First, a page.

FAQ: Understanding Employers’ “Responsibility” in the Federal Health Care Reform Law

FAQ: Understanding Employers’ “Responsibility” in the Federal Health Care Reform Law https://wahospitality.org/wp-content/uploads/2012/07/healthcare-headlines273.jpg

**NOTE** On July 2, 2013, the Internal Revenue Service announced that the penalty for employers  with 50 or more full-time equivalent employees that do not provide health care coverage to their employees will be delayed until 2015.

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The federal Patient Protection and Affordable Care Act (ACA) includes several components that apply to employers and business owners regardless of size.  While the most onerous of the provisions apply to employers with 50 or more full-time equivalent employees, each requirement brings forward new challenges for employers of all sizes.  Employers need to be aware of upcoming reporting requirements and the changes to existing processes that may be necessary to comply with these requirements.

The following are Frequently Asked Questions pertaining to several of these requirements:

Employee Notification

By October 1, 2013, all employers must provide written notification to their employees regarding the availability of a state-based health insurance exchange in their state.  According to the temporary rule issued by the federal Department of Labor in May 2013, this notification must also be provided to all new hires within 14 days of hire.

What information must be included in the employee notification of the state-based health insurance exchange?

The notice to inform employees of the state health insurance exchange must include the following:

  • Information regarding the existence of the exchange, as well as the contact information and description of the services provided in the exchange;
  • Notification that the employee may be eligible for a federal subsidy if the employee purchases coverage through the exchange; and
  • Notification that if the employee chooses coverage in the exchange, that he or she may lose the employer contribution (if any) to coverage offered by the employer and that all or a portion of such contribution may be excludable from income for Federal income tax purposes.

Can I just hold a staff meeting and verbally tell all employees about the exchange?

You may hold a meeting to discuss the availability of the state-based health insurance exchange, but the official notification must be provided in writing to all employees and must be written at a level in which your average employee will understand the information in the notice.  If your business is organized to allow electronic notification, you may provide the information electronically to your employees, but you must follow the Department of Labor’s safe harbor guidelines for electronically transmitting notifications.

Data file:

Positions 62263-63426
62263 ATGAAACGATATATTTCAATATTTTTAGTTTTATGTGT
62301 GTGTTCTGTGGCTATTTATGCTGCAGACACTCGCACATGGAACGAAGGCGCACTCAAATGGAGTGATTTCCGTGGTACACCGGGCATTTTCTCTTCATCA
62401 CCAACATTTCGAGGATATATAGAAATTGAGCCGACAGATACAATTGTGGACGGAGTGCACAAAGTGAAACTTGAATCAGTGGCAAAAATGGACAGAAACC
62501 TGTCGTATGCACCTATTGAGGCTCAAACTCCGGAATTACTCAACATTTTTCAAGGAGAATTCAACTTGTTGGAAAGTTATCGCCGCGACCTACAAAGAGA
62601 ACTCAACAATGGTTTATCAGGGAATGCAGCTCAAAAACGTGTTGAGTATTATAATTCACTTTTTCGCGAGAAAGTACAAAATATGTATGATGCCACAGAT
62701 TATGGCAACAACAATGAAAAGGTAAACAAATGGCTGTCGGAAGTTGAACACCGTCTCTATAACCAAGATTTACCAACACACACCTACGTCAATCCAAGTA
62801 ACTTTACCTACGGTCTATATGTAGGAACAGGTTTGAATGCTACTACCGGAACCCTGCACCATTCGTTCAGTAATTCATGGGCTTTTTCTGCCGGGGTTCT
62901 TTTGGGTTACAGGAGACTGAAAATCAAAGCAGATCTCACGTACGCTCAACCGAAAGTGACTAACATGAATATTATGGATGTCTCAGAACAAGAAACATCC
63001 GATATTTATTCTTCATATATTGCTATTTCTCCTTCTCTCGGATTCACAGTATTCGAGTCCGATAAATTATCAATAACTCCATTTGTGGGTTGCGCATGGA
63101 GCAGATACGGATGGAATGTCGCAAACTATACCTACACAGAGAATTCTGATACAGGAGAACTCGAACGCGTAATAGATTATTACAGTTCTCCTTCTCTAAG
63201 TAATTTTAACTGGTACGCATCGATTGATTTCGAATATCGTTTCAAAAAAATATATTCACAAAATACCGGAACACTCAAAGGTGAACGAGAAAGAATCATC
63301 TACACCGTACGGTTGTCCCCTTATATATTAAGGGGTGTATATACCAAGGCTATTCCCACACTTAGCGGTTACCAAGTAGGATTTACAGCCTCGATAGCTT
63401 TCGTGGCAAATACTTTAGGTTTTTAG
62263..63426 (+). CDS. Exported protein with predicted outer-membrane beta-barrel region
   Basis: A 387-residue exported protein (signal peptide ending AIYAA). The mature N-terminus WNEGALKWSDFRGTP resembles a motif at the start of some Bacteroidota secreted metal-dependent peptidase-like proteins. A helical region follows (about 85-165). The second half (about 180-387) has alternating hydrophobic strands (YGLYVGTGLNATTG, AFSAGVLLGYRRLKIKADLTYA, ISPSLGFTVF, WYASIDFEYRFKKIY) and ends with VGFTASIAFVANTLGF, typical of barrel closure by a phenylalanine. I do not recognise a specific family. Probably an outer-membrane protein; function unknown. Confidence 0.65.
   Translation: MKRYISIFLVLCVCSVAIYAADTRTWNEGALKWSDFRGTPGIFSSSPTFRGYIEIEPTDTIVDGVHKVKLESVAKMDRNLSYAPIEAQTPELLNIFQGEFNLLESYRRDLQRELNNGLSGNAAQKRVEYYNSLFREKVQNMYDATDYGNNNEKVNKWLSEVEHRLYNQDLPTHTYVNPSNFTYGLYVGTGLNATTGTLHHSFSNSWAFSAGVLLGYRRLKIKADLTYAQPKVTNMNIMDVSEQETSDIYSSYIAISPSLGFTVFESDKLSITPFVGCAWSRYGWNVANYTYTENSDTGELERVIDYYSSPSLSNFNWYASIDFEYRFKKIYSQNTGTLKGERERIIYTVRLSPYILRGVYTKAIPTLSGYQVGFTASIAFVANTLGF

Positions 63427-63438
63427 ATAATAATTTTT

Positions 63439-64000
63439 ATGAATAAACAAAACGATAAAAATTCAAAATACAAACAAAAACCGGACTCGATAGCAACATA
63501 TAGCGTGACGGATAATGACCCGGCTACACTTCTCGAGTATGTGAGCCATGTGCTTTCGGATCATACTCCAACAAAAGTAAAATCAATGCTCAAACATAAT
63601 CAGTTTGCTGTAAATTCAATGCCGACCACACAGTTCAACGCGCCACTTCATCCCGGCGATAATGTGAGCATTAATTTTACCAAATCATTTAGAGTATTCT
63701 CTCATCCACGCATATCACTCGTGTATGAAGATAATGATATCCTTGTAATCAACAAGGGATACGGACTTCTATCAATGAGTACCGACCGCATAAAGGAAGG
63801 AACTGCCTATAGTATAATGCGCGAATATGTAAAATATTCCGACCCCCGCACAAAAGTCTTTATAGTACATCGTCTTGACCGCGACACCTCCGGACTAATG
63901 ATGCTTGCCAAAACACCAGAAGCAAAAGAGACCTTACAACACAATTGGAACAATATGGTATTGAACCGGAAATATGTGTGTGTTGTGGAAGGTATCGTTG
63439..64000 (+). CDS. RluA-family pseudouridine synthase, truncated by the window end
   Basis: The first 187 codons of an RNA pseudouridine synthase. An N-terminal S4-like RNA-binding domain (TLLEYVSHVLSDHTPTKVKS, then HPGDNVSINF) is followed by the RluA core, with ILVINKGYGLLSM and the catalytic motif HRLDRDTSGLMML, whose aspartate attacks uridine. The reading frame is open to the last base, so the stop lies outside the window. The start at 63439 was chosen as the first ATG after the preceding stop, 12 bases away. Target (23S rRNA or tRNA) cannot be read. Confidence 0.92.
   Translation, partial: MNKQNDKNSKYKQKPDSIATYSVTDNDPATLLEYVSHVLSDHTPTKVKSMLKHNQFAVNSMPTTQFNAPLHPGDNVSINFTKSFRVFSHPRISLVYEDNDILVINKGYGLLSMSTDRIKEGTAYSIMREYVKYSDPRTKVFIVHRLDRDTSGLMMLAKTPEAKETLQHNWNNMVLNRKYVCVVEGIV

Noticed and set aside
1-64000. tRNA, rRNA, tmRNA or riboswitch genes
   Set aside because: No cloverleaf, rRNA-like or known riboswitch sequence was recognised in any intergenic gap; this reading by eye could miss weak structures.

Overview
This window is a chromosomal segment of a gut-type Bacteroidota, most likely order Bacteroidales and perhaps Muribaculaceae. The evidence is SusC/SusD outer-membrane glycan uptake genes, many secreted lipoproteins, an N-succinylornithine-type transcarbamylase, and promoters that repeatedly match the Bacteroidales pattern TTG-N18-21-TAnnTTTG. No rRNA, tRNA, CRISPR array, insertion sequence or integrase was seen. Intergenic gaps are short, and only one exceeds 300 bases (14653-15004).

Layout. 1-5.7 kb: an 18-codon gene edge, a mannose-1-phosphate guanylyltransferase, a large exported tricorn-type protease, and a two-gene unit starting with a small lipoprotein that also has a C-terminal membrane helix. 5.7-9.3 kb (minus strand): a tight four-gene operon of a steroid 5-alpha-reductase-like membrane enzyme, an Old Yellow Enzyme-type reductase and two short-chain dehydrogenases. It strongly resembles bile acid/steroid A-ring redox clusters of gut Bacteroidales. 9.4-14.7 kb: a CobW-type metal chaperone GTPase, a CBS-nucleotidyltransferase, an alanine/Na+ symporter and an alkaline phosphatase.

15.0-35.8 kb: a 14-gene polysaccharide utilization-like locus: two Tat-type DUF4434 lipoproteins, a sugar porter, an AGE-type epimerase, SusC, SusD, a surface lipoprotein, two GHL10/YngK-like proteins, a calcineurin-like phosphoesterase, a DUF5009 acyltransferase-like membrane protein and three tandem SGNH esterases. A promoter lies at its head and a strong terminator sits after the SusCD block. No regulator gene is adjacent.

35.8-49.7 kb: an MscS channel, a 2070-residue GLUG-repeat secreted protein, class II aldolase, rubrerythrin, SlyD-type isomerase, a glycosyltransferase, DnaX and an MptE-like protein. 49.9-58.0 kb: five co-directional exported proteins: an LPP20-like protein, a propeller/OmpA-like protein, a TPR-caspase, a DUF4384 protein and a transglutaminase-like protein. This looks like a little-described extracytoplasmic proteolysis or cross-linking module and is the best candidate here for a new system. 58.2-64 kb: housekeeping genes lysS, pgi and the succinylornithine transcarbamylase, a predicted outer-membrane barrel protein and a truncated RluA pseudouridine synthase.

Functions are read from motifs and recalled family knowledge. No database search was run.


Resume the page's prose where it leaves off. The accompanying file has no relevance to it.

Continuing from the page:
How am I supposed to know how to write at the “level” in which my “average” employee can understand the written notification?

The Department of Labor has issued model language that employers are encouraged to use either in its entirety or as a guideline for how to draft a more tailored notification.  The model language is provided in both English and Spanish versions.  You may find the model language at:  http://www.dol.gov/ebsa/healthreform/index.html

How often must I share this information with my employees?

The law indicates that employers must provide this information annually to all employees.  However, the rules recently issued are temporary and speak to notification of all current employees prior to October 1, 2013, and to all new hires within two weeks of hire.  Permanent rules regarding communication of this information after 2013 will likely be released next year.

W-2 Reporting

Beginning with the 2013 tax year, all employers must include on each employee’s W-2 the amount of premium contributions (if any) the employer made on behalf of the individual employee.

I am a small employer and am not required to provide health care coverage to my employees but I choose to do so.   Am I required to report the premium contributions I make on behalf of these employees?

Yes, this requirement applies to all employers providing health care coverage, regardless of size.

Which contribution amounts must be included on the W-2?

At this time employers are only required to include the amount paid for major medical health care coverage provided to the specific employee.  Employers may choose to include coverage for standalone dental or vision plans, employer-only contributions to employees’ flexible savings accounts; health reimbursement arrangement contributions; or Archer medical savings account contributions, but are not yet required to do so.

Must I include employee premium contributions as well?

Yes, you must report the aggregate amount of premium contributions made by both the employer and the employee.